Not trying to get all existential here, but honestly, what would life be like if you truly never had a dull moment?
A bit of boredom is like a rainy day in the middle of summer. It’s a downer when it happens, but it makes us really appreciate the sunny days that follow.
If there are no lulls in a child’s life, they may not appreciate the exciting times as much. It’s about perspective, ya know?
In a landmark 2014 study, researchers looked at boredom — specifically daydreaming — and how it impacted performance on convergent tasks with a clear right or wrong answer.
They found that participants had more success arriving at a correct answer when they had more daydreaming time prior to solving the problem.
Like with creativity, your child needs opportunities to solve their own problems without a parent’s presence there providing an “out” if the problem is too hard.
Being forced to come up with their own entertainment may lead to daydreaming, which will ultimately develop your child’s ability to problem solve. For example, they’ll feel pride in figuring out which toy they have that’ll work perfectly as a door to the fort they built, all on their own.
Try being bored with your child! I was amazed to see what my daughter came up with when left to her own devices.
While I could have used that time to respond to emails or get a head start on dinner, it was great to create and imagine together.
Try some intentional, child-led, ‘boring’ time with your kids. Put down the phone and ask your child to think of something fun for you to do together. Be ready for a laughter-filled ride!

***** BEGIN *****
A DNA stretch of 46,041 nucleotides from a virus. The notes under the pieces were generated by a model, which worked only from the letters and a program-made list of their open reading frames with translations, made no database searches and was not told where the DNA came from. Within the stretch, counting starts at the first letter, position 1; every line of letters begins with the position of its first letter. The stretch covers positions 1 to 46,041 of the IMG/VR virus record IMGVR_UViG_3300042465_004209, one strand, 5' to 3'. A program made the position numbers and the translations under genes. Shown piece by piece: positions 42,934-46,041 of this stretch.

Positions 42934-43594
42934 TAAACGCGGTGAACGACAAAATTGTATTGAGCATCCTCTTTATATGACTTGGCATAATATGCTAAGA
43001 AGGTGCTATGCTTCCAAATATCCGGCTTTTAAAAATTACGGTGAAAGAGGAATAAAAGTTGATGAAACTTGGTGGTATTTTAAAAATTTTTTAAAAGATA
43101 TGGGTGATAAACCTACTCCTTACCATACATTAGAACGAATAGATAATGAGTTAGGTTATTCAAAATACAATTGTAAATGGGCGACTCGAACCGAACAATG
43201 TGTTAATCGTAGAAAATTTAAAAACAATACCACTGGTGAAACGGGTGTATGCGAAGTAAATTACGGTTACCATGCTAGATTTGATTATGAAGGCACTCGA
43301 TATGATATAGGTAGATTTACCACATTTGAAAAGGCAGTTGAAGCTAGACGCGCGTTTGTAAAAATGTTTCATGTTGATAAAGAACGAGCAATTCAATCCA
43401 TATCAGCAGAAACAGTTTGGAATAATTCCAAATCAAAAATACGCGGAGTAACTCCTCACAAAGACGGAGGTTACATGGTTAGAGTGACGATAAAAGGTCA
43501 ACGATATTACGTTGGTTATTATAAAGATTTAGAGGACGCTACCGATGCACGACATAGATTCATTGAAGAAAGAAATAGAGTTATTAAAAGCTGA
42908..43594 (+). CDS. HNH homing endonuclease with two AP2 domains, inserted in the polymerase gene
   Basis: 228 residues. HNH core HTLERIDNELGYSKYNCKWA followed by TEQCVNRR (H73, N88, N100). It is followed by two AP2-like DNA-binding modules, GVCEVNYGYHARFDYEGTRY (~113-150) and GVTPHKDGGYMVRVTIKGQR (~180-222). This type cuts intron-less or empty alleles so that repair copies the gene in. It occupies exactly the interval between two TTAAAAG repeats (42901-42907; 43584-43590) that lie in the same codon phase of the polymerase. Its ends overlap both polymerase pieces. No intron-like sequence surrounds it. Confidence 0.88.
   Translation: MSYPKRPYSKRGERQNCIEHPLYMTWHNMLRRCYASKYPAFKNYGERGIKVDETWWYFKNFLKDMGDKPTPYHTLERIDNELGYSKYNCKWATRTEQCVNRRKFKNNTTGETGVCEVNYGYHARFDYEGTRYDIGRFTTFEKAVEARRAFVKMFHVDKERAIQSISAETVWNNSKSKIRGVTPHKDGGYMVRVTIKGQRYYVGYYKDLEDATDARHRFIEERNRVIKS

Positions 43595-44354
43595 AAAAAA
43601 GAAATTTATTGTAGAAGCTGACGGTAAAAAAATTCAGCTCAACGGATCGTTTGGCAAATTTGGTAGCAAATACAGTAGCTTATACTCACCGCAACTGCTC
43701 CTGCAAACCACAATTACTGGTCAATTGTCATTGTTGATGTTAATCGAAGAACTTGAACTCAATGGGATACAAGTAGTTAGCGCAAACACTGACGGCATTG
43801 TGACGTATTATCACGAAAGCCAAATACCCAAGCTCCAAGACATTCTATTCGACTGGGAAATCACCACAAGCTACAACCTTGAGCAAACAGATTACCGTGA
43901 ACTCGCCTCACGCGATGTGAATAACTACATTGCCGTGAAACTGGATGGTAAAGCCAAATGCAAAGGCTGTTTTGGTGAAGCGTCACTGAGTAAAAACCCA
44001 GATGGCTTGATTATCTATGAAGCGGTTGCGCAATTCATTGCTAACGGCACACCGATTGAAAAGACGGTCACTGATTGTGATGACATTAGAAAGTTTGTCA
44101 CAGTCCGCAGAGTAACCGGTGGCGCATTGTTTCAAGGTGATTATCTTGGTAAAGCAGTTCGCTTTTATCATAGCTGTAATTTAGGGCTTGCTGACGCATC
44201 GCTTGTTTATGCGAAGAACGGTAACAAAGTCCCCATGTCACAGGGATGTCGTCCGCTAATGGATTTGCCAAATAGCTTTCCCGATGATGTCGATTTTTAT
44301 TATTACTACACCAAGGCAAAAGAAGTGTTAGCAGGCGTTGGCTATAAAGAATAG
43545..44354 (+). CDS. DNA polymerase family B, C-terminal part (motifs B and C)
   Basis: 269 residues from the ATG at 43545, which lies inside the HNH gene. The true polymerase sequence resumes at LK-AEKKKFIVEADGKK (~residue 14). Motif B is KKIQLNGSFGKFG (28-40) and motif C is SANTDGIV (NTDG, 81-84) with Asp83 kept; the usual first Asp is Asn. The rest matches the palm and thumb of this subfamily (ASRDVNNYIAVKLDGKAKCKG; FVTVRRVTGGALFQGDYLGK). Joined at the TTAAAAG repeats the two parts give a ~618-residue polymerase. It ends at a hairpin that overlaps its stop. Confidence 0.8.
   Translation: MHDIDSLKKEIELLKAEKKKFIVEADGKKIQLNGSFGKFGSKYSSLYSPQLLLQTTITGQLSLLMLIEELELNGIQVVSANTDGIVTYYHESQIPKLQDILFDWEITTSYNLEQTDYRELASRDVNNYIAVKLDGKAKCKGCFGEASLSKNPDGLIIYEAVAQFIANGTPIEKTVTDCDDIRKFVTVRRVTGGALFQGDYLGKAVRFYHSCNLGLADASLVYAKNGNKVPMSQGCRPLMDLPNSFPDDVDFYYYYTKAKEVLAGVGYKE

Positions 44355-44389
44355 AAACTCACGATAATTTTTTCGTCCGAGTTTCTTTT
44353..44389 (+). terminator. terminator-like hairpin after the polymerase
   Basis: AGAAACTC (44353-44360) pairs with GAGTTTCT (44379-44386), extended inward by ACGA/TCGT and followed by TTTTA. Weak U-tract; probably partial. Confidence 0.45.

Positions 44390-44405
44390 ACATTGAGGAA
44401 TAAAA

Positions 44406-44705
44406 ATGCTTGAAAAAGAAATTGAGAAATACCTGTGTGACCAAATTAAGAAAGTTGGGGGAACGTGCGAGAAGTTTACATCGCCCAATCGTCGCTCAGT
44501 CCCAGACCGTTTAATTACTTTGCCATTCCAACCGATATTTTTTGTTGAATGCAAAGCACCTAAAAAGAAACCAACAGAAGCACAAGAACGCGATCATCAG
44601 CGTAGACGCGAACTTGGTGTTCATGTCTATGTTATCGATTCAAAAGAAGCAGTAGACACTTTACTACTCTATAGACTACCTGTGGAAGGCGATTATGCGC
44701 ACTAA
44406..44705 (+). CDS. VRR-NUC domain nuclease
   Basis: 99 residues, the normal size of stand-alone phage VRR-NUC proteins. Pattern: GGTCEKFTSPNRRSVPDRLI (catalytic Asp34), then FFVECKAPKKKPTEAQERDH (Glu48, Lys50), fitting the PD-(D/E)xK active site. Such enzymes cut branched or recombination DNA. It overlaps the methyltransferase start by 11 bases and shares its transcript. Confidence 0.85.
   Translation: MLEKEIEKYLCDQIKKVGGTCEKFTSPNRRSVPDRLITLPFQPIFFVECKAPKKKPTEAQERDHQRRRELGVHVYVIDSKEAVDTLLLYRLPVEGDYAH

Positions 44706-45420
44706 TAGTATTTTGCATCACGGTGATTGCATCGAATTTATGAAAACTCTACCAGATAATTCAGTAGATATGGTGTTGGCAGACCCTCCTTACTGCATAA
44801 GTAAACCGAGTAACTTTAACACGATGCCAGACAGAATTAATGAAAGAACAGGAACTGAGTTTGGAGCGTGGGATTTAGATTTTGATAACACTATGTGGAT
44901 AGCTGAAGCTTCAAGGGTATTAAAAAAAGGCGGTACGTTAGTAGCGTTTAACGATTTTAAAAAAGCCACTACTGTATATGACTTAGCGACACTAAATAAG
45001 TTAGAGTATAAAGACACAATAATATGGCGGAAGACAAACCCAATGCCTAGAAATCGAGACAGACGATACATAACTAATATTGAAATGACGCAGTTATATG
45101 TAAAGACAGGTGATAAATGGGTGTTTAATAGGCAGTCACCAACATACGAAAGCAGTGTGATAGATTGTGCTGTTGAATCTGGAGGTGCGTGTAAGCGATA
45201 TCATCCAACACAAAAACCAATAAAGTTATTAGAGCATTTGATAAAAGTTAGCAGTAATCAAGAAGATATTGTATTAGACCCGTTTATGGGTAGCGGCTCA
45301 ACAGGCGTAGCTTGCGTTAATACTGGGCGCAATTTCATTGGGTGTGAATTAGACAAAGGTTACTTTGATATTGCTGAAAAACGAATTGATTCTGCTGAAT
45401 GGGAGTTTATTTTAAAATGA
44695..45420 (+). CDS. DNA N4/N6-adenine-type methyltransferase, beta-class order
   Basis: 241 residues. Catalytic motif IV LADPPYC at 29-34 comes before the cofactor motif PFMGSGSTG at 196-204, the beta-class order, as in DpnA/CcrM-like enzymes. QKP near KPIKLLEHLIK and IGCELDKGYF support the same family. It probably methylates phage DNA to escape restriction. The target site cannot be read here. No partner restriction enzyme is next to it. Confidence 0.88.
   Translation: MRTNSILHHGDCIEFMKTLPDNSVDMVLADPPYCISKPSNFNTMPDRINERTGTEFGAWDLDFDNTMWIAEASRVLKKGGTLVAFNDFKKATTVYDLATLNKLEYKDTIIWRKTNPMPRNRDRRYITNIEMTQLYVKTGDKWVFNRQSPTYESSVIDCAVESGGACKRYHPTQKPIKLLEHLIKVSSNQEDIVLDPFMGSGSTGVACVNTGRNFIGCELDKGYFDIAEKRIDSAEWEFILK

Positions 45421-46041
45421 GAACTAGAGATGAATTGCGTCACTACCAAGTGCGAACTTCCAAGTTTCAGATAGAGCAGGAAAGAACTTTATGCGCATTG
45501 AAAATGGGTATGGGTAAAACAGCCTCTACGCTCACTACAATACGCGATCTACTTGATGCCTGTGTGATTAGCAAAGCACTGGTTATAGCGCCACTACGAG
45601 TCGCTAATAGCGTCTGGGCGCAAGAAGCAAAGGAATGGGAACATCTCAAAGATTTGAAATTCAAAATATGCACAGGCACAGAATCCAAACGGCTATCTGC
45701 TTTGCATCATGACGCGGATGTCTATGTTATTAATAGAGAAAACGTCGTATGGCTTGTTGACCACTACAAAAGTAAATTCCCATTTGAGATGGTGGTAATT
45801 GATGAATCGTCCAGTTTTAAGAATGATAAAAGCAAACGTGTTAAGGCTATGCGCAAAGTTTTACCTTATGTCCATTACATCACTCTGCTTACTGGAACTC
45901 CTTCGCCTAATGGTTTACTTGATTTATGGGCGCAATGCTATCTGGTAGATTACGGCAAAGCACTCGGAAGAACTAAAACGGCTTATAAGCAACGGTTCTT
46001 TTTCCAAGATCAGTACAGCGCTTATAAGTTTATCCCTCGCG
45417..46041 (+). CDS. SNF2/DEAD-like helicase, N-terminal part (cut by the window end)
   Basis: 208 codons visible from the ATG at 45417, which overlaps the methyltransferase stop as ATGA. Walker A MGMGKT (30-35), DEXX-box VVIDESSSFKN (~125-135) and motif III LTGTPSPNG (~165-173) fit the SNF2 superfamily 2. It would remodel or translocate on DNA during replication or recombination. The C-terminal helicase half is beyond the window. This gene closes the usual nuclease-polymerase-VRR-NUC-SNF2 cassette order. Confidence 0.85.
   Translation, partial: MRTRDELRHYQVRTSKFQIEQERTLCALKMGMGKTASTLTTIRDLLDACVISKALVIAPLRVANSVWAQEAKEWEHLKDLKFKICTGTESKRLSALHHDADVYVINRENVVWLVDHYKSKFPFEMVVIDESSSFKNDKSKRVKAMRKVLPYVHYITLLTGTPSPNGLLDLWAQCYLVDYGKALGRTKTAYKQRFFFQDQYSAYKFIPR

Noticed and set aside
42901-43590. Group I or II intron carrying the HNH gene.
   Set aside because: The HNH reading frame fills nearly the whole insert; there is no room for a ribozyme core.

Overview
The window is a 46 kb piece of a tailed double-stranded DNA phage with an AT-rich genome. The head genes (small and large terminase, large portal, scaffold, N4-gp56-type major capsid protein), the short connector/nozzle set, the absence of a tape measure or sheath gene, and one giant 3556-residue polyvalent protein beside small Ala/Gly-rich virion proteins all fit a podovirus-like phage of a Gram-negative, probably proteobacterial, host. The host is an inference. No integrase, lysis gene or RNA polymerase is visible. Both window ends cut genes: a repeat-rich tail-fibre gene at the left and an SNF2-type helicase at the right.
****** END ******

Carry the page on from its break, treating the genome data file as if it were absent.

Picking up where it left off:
Given unstructured time to think freely — about whatever naturally comes to mind — will help your child learn who they truly are. The child that seems really into science may actually be more interested in practicing their skills mixing and measuring while baking — you never know.
The next time your child complains of being bored, try to help them make the most of the free time.
For older children, encourage them to put down their phones or devices and get out of the pantry (keep the line, “you’re not hungry, you’re bored” prepped for constant use).
Suggest that they take 30 minutes and do some boredom brainstorming. Encourage them to let their brain wander and see where their thoughts go naturally.
What comes up for them? What are the recurring points? Once the urge to look at their phone subsides, they should find themselves face to face with the things that actually interest them.
For younger children, they’ll do best with a bit of guided boredom. Ask them to think of something they like to do, or something you can do together. If they have siblings, suggest they come up with an activity together.
Whatever you do, don’t turn on the TV or hand over the iPad if you’ve already used up the allotted screen time for the day. Think of screens as a last resort. We don’t want to plant the “avoid boredom with passive entertainment” seed in them if we can help it.
Overall, boredom may seem like a bad word as a parent, and I get it. We live in a time where boredom is not only unappreciated, it’s vehemently avoided at all costs.
But don’t be afraid to allow your child to experience some boredom. It will do them — and you — a world of good.
Marien Richardson is a proud Brooklyn, NY native, nonprofit co-founder, real estate agent, single mother, and self-proclaimed voice of reason. She believes that understanding begets empathy, and empathy is the first step toward healing and eradicating pain. She hopes to bring a bit of understanding with every piece she writes.